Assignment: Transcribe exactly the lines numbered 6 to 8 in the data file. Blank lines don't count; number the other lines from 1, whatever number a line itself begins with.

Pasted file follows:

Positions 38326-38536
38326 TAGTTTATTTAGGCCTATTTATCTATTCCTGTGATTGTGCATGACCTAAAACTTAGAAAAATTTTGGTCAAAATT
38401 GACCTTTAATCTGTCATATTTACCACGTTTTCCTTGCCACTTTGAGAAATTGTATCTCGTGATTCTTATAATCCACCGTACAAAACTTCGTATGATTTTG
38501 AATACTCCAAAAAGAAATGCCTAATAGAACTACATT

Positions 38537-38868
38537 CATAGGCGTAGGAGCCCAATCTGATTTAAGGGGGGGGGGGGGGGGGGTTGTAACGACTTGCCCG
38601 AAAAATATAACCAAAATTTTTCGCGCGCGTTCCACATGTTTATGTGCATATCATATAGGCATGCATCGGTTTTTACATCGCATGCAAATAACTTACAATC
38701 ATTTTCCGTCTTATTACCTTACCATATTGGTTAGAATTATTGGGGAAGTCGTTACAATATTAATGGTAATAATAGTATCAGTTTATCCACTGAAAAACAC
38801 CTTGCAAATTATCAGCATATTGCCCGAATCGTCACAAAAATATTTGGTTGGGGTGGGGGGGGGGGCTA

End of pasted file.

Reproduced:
38537 CATAGGCGTAGGAGCCCAATCTGATTTAAGGGGGGGGGGGGGGGGGGTTGTAACGACTTGCCCG
38601 AAAAATATAACCAAAATTTTTCGCGCGCGTTCCACATGTTTATGTGCATATCATATAGGCATGCATCGGTTTTTACATCGCATGCAAATAACTTACAATC
38701 ATTTTCCGTCTTATTACCTTACCATATTGGTTAGAATTATTGGGGAAGTCGTTACAATATTAATGGTAATAATAGTATCAGTTTATCCACTGAAAAACAC